Volatility Returns but S&P 500 Only Dips 0.10%
Data throughout the past week was mixed, with second quarter housing number reflecting relatively strength, while Q1 GDP was much softer than expected. Volatility increased as the second quarter approached a close, as investors prepare for a deluge of data next week. Proprietary trading opportunities under pressure for most of the week, while yields edged slightly higher. For the week the S&P 500 was down only 0.10%.
U.S. new home sales surged 18.6% to a 504k annual rate in May versus 425k in April. March's 407k reading was nudged up to 410k, which was the highest reading since May 2008. Sales were up in all four regions of the country, with strength mostly from the West and Northeast. The months' supply of homes dropped to 4.5 from 5.3. There were 189k homes on the market, the same as in April. The median sales price rose 4.6% to $282,000 in May from $269,700 which was up 6.9% y/y versus -3.4% previously.
Despite better than expected Q2 data, investors needed to grapple with a revision to first quarter growth. U.S. Q1 GDP growth was revised sharply lower to a -2.9% rate from -1.0% previously in the second report, and a 2.6% Q4 pace. This number was much worse than even the most pessimistic forecasts. Personal spending growth was revised down to a 1.0% clip from the prior 3.1% pace and a 3.3% rate in Q4. Fixed investment was revised up a bit to a 1.8% decline versus -2.3% in the second report, with nonresidential spending -1.2% versus -1.6% previously, and residential spending -4.2% versus the prior -5.0%. Government spending was unrevised at -0.8%.
On the employment front the 2k U.S. initial claims drop to a lean 312k in the third week of June extended the 4k drop to 314k in the BLS survey week, as the figures sit closer to the 298k cycle-low from early-May than the 345k recent-high at the end of April. The tightening in claims since April implies upside risk to our 205k June non-farm payroll forecast. Claims are averaging 315k thus far in June, following prior averages of 312k in May, 322k in April 320k in March, and 337k in February. The 314k BLS survey week reading undershot recent BLS figures of 327k in May 323k in March and 334k in February.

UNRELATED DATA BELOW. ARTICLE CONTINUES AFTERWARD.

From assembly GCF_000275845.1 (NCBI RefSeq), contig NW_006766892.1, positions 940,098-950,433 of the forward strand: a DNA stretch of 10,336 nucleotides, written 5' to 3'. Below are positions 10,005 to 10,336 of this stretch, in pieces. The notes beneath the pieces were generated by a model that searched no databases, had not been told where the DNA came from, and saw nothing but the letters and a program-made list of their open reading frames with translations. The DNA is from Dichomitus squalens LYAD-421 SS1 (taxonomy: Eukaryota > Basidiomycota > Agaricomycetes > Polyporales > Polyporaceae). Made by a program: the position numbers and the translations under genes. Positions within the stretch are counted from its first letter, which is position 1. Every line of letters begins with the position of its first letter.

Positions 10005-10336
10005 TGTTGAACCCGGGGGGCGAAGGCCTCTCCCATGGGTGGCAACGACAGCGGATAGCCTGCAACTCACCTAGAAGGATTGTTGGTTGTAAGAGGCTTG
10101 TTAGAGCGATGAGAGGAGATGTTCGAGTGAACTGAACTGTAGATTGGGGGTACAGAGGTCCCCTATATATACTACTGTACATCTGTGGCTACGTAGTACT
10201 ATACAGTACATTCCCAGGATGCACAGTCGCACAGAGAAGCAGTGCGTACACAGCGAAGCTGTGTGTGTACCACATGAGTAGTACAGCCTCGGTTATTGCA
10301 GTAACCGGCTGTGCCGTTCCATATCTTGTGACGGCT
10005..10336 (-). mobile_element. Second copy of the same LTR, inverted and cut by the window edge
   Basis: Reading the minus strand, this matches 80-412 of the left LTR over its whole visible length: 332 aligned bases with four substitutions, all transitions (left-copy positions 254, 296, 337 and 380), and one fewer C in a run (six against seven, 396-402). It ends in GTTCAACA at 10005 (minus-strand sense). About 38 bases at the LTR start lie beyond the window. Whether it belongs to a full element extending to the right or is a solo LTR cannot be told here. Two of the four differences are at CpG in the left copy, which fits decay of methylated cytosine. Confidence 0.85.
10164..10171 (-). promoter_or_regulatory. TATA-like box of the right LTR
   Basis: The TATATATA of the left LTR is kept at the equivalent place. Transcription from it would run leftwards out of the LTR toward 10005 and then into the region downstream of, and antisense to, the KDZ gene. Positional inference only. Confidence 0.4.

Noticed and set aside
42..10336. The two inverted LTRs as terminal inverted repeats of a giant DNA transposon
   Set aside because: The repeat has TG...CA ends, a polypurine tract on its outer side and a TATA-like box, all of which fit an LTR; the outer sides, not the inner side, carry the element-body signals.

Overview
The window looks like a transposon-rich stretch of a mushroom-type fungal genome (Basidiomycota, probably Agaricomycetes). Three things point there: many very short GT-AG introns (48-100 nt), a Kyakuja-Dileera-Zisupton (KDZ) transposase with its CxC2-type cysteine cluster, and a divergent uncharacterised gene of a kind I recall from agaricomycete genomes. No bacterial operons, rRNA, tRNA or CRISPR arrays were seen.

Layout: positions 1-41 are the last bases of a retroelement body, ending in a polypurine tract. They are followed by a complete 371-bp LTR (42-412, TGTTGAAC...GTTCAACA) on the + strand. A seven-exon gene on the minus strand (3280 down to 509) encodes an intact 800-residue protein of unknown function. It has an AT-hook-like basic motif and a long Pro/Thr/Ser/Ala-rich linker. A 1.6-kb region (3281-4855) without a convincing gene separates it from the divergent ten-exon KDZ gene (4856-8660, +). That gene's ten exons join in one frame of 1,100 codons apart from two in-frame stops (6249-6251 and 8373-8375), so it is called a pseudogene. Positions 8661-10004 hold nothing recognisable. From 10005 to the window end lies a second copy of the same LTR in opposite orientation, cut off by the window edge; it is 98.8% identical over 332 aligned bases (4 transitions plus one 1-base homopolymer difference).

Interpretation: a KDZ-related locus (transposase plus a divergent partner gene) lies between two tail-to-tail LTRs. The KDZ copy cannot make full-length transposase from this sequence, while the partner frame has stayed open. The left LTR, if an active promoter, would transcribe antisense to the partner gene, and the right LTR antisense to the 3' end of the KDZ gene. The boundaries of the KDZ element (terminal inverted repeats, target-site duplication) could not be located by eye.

U.S. May personal income rose 0.4% with spending up 0.2%. The 0.3% April income gain was unrevised while the 0.1% dip in consumption was bumped up to unchanged. However, March's 1.0% gain was nudged down to 0.8%. Wages and salaries were up 0.4% last month after a 0.3% April increase Disposable income rose 0.4% too versus 0.4% in April (revised from 0.3%). The savings rate rose to 4.8% from 4.5%. The chain price index and the core rate were each unchanged at 0.2%.
In Fed speak, the Fed's Bullard said it's getting harder to justify the low interest rate policy in a speech titled "Income Inequality and Monetary Policy: A framework with Answers to Three Questions." Bullard, though more dovish in recent years, is an inflation hawk and has been suggesting normalization is clearly in the cards as some inflation indicators are on the rise.